[Viewpoint] Spurring growth to generate jobs

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[Viewpoint] Spurring growth to generate jobs

Advocating for ordinary people is the mantra in politics today. Both the ruling and opposition parties swear by it, hoping it will give them an image that is as voter-friendly as possible. The new head of the ruling Grand National Party declared that the party will compete with the opposition on policies catering to ordinary people.

Next year’s general election in April and presidential election in December will likely turn into populism contests. The government is also part of the chorus. In fact, the Lee Myung-bak administration could play the lead, having cited policies for “ordinary people” as a top priority on the domestic front.

The government attempted to reverse its falling poll numbers by putting forth populist measures from the second half of 2009 after it was hit with a nationwide protest against American beef imports and the global financial meltdown in 2008. The first measures were raising the supply of affordable housing and providing microfinancing for the self-employed. By borrowing the popular “for-the-people” banner cry from the opposition, the government was rewarded with higher approval ratings.

But last year’s by-elections and local elections earlier this year turned the tide in favor of the opposition, which was rewarded when it renewed its promise of free school lunches. The ruling party struck back by proposing to cut college tuition in half with government subsidies.

The populism contest is out of control. With political parties and the government all competing to come up with ever more populist policies, ordinary Koreans should be the happiest people on earth. Their days of toil and frustration may be over.

What it basically comes down to is policymaking focused on ordinary people to make their lives better in every way. Populist or not, if the policies genuinely improve the lives of ordinary people, nothing could be better.

But the question is, what genuinely benefits ordinary people? Will offering free school lunches in rich neighborhoods and halving university tuition for all really help ordinary people? The array of proposals packaged under the “for-the-people” banner, in fact, is a derailment from the principle of “fair distribution” and does little to help the majority of ordinary people.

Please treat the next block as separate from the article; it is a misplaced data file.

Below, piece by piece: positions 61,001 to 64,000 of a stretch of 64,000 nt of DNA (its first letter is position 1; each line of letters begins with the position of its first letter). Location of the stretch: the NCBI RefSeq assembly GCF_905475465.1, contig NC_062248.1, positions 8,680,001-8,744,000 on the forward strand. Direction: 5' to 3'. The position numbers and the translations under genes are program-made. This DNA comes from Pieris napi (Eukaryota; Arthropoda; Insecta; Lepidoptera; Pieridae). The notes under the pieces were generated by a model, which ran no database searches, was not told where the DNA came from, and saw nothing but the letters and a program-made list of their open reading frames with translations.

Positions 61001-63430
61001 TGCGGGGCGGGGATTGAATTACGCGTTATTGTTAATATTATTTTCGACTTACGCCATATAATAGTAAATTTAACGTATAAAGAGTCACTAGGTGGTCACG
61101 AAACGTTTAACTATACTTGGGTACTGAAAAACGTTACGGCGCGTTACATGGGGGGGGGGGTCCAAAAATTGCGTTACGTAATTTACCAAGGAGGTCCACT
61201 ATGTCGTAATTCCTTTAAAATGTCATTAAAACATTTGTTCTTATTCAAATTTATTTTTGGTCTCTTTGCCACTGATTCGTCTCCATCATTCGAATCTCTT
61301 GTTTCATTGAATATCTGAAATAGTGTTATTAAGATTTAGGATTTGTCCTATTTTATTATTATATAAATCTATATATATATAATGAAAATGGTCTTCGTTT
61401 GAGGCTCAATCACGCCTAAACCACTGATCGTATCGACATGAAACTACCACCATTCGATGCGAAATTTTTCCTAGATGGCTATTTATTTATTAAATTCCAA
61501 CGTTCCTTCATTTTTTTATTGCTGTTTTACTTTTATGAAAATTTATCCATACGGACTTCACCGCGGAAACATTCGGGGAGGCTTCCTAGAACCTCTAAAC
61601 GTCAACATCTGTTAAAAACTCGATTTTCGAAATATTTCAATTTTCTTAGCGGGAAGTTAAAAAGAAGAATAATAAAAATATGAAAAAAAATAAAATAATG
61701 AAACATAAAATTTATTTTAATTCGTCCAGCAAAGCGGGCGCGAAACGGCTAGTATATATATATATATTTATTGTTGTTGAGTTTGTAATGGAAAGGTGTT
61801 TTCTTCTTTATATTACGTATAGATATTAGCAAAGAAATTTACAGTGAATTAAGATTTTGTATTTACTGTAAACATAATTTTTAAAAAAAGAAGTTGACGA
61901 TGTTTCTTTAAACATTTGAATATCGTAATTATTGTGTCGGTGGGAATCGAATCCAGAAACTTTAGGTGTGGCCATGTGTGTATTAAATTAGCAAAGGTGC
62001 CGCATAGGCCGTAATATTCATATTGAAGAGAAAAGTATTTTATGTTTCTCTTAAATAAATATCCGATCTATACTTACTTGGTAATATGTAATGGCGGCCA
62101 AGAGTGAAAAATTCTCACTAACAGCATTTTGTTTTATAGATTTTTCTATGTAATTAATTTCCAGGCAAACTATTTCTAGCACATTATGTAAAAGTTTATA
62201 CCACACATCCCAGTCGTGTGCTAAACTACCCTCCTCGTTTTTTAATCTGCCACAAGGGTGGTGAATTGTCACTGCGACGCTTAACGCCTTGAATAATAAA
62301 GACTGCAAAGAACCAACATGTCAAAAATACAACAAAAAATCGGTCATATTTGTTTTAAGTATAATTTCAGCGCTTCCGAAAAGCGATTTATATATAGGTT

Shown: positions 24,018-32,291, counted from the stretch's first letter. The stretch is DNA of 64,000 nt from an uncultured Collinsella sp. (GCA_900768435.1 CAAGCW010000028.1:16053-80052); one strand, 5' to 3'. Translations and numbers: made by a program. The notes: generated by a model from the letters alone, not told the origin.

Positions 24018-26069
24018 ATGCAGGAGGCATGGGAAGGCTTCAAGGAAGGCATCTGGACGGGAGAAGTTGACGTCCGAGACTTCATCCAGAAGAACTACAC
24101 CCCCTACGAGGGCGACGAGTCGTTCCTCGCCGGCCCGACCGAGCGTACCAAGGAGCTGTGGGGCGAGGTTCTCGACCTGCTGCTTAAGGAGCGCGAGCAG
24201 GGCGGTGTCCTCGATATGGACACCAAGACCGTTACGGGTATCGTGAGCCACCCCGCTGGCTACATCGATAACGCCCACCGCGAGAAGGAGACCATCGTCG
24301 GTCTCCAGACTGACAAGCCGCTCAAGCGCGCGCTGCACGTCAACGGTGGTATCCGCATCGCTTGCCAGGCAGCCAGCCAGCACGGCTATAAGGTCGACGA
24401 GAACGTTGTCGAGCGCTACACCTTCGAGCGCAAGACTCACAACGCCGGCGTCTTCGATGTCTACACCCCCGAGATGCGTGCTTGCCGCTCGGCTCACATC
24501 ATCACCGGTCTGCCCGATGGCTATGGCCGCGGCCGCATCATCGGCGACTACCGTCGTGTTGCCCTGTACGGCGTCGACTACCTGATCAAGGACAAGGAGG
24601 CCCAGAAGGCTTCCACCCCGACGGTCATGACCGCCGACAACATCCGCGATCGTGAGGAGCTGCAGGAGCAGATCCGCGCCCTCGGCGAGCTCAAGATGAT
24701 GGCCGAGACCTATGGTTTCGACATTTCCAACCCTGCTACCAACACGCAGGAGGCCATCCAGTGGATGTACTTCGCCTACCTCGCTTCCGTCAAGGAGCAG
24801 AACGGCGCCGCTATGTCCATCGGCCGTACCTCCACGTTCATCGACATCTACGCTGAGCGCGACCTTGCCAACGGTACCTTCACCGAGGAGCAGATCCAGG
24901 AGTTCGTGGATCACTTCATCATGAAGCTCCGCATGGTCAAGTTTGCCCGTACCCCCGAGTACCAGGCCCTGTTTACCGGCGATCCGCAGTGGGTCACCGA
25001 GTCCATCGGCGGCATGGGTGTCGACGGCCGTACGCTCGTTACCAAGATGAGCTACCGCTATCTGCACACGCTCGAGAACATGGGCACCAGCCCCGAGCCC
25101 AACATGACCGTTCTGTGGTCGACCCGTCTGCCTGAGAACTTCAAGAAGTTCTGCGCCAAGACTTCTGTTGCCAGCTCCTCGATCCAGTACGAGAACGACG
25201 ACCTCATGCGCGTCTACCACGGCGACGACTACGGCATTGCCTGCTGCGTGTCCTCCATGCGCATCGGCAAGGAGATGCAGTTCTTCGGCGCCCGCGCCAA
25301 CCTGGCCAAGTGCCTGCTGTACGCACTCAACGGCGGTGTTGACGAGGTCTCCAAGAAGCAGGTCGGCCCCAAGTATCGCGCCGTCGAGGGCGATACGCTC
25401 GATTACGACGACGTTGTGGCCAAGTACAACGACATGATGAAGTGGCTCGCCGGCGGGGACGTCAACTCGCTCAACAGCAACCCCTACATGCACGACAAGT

The boost in “affordable housing supply” ended up disrupting the housing market and sent rent prices through the roof.

The late former President Roh Moo-hyun - who long prided himself as “the president of the people” - had the best “for-the-people” policy. He had said that creating jobs for ordinary people was the best welfare and policy for the public.

President Lee Myung-bak and Sohn Hak-kyu, the leader of the main opposition Democratic Party, agreed with this panacea. If the president and politicians from the ruling and opposition camps know the way, there should be no problem. But in reality, knowing and acting are different things. The debate on creating jobs turns into welfare issues, and plans to deregulate to spur jobs are pushed aside due to opposition from various interest groups. They instead disguised expedient welfare proposals as “for-the-people” policies.

Jobs sprout from a healthy economy. A languid economy cannot generate jobs. An economy grows when companies invest, consumers spend and exports increase. A versatile and expanding economy increases jobs. Strangely, the government is pushing policy in an opposite direction. It plans to place a higher priority on containing consumer prices than it does on boosting economic growth. It may believe that stable prices will do more to help the lives of ordinary people than would economic growth.

The government is worried that inflation is hovering above the annual threshold of 3 percent. But such a level is not dangerous enough to warrant forsaking policies that would spur economic growth. The government is deluded if it thinks the economy is strong enough to generate growth on its own. The growth rates during recent years are mostly illusory rebounds from poorer performances from the year-before period.

It is not time to worry about inflation due to overheating. Inflation had remained at a safe level when our economy grew at rapid pace in the past. What the government should refocus on is its role in spurring growth to generate jobs - if it really cares for ordinary people as it says it does.

*The writer is an editorial writer of the JoongAng Ilbo.


By Kim Jong-soo
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